Businessolver Blog

3 Ways CEOs can Regain DEI Momentum

3 Ways CEOs can Regain DEI Momentum
Posted on Thursday, September 7, 2023 by Jon Shanahan

CEOs say they’re disappointed with their organization’s diversity, equity, inclusion, and belonging (DEIB) progress. Yet this isn’t translating into visible action for the organization or their employees.

Our 2023 State of Workplace Empathy study put numbers behind CEOs’ DEIB disappointment: 79% say their company spends more time talking about DEIB than acting on it and 84% feel their company should be doing more to foster a diverse and inclusive workplace. 

CEOs clearly value DEIB with 93% saying DEIB is important and 92% agreeing DEIB is empathetic. Yet these perceptions are not translating into visible action on the DEIB front for many organizations. In fact, our 2023 DEIB Special Report reveals a notable backslide in people-first cultures with double-digit declines in the visibility of DEIB programs:  

  • Only 55% of HR Professionals (-11 points from 2022) and 61% of CEOs (-12 points from 2022) say they have DEIB initiatives in place at their organizations.  
  • Only 31% of employees, 35% of HR, and 38% of CEOs say they’ve seen DEIB initiatives demonstrated in their workplaces.  

So if C-suite leaders highly value DEIB, then why is there such a pronounced backslide in DEIB efforts? We dug into the data and found three key opportunities for improvement:  

1. Reinvest in DEIB efforts 

The DEIB investment spark that was ignited in 2020 has now fizzled alongside the economy. Over the past year, some of the largest and most influential technology companies laid off hundreds of DEIB leaders. Likewise, DEIB roles have been downsized at a higher rate than non-DEIB roles. In 2020, DEIB roles increased by 55%, however, by the end of 2022 the attrition rate for DEIB roles was 33% compared with 21% for non-DEIB roles.  

A report by LinkedIn also found that the hiring of chief diversity officers (CDOs) declined in 2022, and CDOs were the only C-suite position to experience a decline. Since DEIB is not viewed as a revenue-generating role, it’s one of the first to go. Critical champions have been lost, leaving programs stalled or regressing as our findings show.  

What the C-suite can do about it:  

Put your dollars where your people are (or, in some cases, aren’t). The investment doesn’t have to be showy, but it does need to be meaningful. At Businessolver, we’ve invested in DEI programming by hosting quarterly book clubs, conversation corners, and working with a third-party firm to continuously assess our opportunities and develop strategies to make meaningful progress.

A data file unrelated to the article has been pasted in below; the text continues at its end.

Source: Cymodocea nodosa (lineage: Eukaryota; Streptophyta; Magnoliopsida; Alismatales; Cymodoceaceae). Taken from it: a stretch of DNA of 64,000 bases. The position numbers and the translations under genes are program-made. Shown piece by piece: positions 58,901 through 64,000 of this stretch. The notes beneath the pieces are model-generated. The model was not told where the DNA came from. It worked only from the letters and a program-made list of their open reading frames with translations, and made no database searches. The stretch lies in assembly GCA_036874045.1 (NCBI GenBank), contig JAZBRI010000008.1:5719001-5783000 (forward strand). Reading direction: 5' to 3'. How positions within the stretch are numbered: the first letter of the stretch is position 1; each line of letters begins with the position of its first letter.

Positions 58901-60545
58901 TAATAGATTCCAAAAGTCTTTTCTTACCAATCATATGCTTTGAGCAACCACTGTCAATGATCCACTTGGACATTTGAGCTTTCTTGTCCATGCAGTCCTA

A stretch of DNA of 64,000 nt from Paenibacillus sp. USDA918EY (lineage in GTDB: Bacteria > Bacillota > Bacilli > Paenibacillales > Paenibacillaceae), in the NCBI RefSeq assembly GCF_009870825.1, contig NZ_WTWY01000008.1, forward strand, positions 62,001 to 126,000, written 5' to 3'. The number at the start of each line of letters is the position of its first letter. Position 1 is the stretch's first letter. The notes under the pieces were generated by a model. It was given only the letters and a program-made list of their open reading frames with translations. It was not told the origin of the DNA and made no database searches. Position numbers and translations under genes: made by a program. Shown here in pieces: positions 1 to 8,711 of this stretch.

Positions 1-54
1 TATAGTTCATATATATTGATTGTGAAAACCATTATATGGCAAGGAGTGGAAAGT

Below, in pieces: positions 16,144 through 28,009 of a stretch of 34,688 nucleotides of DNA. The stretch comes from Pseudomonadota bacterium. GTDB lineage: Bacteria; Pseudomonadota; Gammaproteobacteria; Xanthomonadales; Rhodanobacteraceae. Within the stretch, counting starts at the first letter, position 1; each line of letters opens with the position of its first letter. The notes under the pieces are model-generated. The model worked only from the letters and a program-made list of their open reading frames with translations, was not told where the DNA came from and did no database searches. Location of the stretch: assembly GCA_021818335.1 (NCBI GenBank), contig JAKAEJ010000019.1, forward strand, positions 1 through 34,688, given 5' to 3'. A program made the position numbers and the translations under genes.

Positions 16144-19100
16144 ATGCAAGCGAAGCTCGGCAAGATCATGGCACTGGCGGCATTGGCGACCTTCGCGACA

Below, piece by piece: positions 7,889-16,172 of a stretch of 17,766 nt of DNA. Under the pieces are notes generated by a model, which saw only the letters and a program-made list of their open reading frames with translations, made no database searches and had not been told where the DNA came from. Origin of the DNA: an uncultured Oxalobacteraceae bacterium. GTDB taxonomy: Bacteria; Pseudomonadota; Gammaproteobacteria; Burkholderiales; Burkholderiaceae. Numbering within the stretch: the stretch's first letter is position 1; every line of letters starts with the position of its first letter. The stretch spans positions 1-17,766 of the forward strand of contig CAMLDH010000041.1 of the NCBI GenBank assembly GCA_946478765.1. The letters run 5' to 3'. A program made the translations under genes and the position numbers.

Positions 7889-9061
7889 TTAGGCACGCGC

2. Make DEI a priority and stay accountable to your organization’s needs 

Lack of investment ultimately leads to a lack of accountability. Whether due to a combination of DEIB layoffs, widespread employee burnout, or C-suite de-prioritization, there is a clear backslide in DEIB momentum.  

Our Empathy data revealed that smaller companies could be disproportionately impacted. In fact, companies with fewer than 1,000 (35%) employees are less likely to have DEIB initiatives in place versus companies with more than 1,000 employees (51%).  

At smaller organizations, HR professionals typically play a larger role in DEIB execution. With double-digit declines in HR’s empathy perceptions as well as clear burnout among this group, it stands to reason that smaller companies may feel the DEIB backslide more acutely.   

What the C-suite can do about it:  

Taking on accountability means taking on ownership. When initiatives are actioned on from the top down, it helps shed light on executives’ priorities for their employees. But if these initiatives aren’t baked into the culture from the start or backed by your leadership team, are you really staying accountable to your people?  

3. Employee Engagement and Workplace Flexibility

The decline in action and visibility in the workplace follows other declines and concerning trends in this year’s Empathy data, including a widening empathy gap, HR burnout, the Great Resignation, and the push for return-to-office (RTO).  

In the midst of all of these challenges, it’s no surprise that HR teams and employees are struggling with their mental health and motivation at work. 

Our data found that inclusivity, connectedness, and belonging trend significantly higher for remote workers—particularly women and remote workers of minority ethnic and racial backgrounds. But, 85% of CEOs feel an equitable and inclusive culture is harder to maintain in a hybrid or remote workplace.  

What the C-suite can do about it:  

To put it simply: Stop dragging your heels when it comes to flexibility. The data doesn’t lie—flexibility pays dividends when it comes to employees’ productivity and ability to find balance between work and personal lives. But when employees are boxed into inflexible work environments, productivity and mental wellbeing suffer.  

Reigniting people-first culture in the workplace

The three areas listed above present clear opportunities for C-suite leaders to bridge the many gaps that exist between themselves and their employees—starting with putting a purposeful and empathetic ear to the ground to stay rooted in employee realities.   

Beyond that, fixing the DEIB backslide will require executives to put dollars against their disappointment and reinvest in DEIB personnel to drive accountability and people-first cultures. But DEIB should not be a siloed effort. To drive real value, DEIB must be shared and demonstrated across all levels and functional areas of an organization—where everyone understands their role as delegates of DEIB—starting with C-suite emulating the culture they want to see.